I believe that this Bill is more about class hatred than about the welfare of animals. If it were not, its provisions would be cast far more widely to cover many other kinds of field sports and activities involving the killing of animals for sport. The very fact that animals such as rabbits and rats have been exempted helps to prove my point. Do they not also feel the pain of death that foxes are alleged to feel?

The detailed arguments have already been made by those who have recent experience and first-hand knowledge of this issue, but I want to emphasise that there are still those in the Labour Party who believe in personal liberty as well as the improvement of economic life for the many. We want to fight the increasing tendency of government and, indeed, of Parliament itself, which is supposed to be the guardian of our individual liberty, to intervene in all kinds of ways in every nook and cranny of our lives. I sometimes get the impression that some top politicians will not be satisfied until the only things we are allowed to do will be to get drunk, to fornicate and to stab each other in the back. That is the way they sometimes carry on.

For most of my life I have lived in an urban setting, but at the beginning of the Second World War, I was evacuated from Shepherd's Bush in London to a fairly large farm in Mapledurham near Reading. It was there that I learnt about the pleasures and the difficulties of the countryside, and of the kindness and the consideration of the people living there. The family who adopted me as one of their own were so great; they altered my life completely, quite frankly. It was from them that I learnt my love of animals and the need to nurture them and to treat them with kindness and consideration. Certainly, all the animals on the farm were properly fed before anyone else was fed; they were properly housed and certainly were not ill treated in any way.

The farmer also hunted. He did so because he believed that the foxes, which devastated the chicken run and killed young lambs in the field, were vermin which had to be controlled to protect the domestic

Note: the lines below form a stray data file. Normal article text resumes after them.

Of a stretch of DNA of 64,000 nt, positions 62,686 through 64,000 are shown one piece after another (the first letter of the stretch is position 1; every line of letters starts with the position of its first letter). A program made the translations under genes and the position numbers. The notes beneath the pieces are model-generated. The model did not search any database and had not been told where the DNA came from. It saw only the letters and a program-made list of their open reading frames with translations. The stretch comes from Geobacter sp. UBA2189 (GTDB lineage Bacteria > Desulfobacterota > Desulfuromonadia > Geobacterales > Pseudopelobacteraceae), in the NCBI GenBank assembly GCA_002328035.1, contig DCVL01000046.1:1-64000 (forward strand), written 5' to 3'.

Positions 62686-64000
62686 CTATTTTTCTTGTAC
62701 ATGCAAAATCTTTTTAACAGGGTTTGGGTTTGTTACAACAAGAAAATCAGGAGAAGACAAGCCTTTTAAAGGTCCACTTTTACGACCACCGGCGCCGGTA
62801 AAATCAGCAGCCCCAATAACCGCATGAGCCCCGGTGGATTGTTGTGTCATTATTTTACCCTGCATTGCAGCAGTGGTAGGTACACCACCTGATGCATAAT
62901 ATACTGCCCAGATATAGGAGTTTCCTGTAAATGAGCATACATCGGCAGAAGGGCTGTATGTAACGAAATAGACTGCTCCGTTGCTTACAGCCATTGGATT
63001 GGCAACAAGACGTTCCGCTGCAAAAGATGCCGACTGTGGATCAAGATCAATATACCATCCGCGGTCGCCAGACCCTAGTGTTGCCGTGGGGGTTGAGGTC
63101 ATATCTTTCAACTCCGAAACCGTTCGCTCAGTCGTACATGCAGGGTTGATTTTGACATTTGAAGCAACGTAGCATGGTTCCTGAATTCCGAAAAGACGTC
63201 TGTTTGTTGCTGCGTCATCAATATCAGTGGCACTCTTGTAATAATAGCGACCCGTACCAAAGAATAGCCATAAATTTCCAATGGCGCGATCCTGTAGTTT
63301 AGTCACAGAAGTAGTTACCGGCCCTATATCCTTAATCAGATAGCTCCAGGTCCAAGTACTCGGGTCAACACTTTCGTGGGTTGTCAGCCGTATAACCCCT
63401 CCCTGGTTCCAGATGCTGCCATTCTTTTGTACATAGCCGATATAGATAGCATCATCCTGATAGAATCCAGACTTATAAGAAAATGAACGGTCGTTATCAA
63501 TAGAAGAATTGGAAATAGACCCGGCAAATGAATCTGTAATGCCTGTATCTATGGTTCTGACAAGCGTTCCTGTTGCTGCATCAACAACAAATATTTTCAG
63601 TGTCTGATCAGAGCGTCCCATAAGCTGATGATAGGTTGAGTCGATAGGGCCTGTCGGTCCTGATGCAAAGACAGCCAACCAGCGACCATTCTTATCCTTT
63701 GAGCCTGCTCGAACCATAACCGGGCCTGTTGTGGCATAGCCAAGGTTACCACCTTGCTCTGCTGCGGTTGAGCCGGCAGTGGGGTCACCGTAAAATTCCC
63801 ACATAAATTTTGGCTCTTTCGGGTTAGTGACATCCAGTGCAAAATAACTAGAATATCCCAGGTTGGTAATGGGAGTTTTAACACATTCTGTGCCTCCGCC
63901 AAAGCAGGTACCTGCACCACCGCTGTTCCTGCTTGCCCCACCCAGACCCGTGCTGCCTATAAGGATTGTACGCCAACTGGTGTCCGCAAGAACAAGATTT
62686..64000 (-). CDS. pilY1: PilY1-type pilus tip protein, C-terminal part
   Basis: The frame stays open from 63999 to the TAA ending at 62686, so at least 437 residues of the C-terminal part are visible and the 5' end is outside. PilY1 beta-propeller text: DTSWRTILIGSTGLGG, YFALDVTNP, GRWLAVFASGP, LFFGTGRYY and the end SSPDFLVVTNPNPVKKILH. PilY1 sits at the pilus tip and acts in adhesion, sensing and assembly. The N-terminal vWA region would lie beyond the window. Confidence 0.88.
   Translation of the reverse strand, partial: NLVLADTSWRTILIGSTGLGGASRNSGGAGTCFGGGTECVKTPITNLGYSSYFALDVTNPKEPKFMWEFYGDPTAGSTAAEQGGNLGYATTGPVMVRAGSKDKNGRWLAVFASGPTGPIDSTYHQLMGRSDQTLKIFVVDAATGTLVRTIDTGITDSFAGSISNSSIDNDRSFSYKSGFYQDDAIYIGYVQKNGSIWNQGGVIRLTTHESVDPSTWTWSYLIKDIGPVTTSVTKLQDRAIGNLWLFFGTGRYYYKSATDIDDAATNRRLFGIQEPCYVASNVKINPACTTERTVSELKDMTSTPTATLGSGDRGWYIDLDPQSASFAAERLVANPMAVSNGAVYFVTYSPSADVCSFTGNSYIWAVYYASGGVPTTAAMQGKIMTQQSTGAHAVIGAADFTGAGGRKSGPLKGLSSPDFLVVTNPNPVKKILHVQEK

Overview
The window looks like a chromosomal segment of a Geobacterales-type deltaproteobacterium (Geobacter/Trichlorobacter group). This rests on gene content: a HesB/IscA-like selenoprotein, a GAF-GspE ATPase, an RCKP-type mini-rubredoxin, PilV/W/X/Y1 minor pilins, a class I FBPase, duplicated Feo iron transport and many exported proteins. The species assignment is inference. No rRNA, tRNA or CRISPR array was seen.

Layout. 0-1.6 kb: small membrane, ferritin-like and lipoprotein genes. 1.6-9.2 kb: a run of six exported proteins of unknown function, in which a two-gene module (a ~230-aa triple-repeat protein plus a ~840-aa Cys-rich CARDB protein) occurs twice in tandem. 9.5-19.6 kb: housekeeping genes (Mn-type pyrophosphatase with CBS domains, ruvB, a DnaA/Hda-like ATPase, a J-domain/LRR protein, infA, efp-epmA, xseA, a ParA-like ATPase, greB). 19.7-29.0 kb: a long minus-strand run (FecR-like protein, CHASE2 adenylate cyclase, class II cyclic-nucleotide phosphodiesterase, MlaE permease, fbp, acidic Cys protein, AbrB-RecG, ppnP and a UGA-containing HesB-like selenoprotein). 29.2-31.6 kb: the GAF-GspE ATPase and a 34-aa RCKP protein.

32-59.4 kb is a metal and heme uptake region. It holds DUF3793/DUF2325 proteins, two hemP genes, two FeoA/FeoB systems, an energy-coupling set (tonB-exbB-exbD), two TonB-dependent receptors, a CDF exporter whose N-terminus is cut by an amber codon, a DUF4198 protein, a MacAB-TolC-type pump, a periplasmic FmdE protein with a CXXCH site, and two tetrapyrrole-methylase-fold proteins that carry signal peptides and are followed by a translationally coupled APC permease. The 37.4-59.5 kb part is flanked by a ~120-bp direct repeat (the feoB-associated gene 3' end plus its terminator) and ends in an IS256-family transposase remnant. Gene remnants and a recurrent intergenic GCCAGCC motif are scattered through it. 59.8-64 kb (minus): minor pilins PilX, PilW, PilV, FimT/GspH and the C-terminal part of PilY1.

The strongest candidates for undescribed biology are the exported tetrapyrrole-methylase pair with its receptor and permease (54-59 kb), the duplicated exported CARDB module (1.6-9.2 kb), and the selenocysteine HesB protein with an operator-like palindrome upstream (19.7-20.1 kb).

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animals. To describe these people, as they have been described, as cruel and barbaric, is a libel and a slander against decent people.

Anyone who has seen the wanton destruction of a flock of chickens--not for food but for the sheer hell of it--does not have any illusions about foxes being little cuddly creatures which do no harm. I believe that hunting foxes with dogs is no more cruel--it is probably less cruel--than any other form of culling. So why are we persecuting huntsmen and huntswomen?

Where will the banning stop? We have heard about that from many noble Lords, but I shall repeat it because the message has to get home to other people who enjoy field sports. Where will it stop? Noble Lords and others should not imagine that hunting with dogs is the end of the road. The increasingly powerful and increasingly extreme animal rights and welfare organisations, once they have tasted blood, if I can put it that way, will lust for further prey. That lust will be heightened and they will not be satisfied only with fox hunting, the next target will be game shooting; after that, non-food fishing; and perhaps eventually the Grand National itself.

Indeed, as we have heard, some river fishermen have already been harassed by masked animal rights extremists and it has been made clear that angling is a legitimate target for a ban. Shooters and anglers may feel that they are safe because of assurances given by the Government. Let us examine the assurance. During the Committee stage of the Bill, the Home Office Minister, Mr Mike O'Brien, said:

    "Let me reassure those who may be concerned that, whatever happens tonight, there will be no ban on fishing or shooting under a Government led by my right hon. Friend the Prime Minister".--[Official Report, Commons, 17/1/01; col. 452.]

Listen to those qualifying words:

    "led by my right honourable friend the Prime Minister".

That really is a very weak and limited assurance. The present Prime Minister may be with us for a year or two yet, but he could be gone in weeks or months.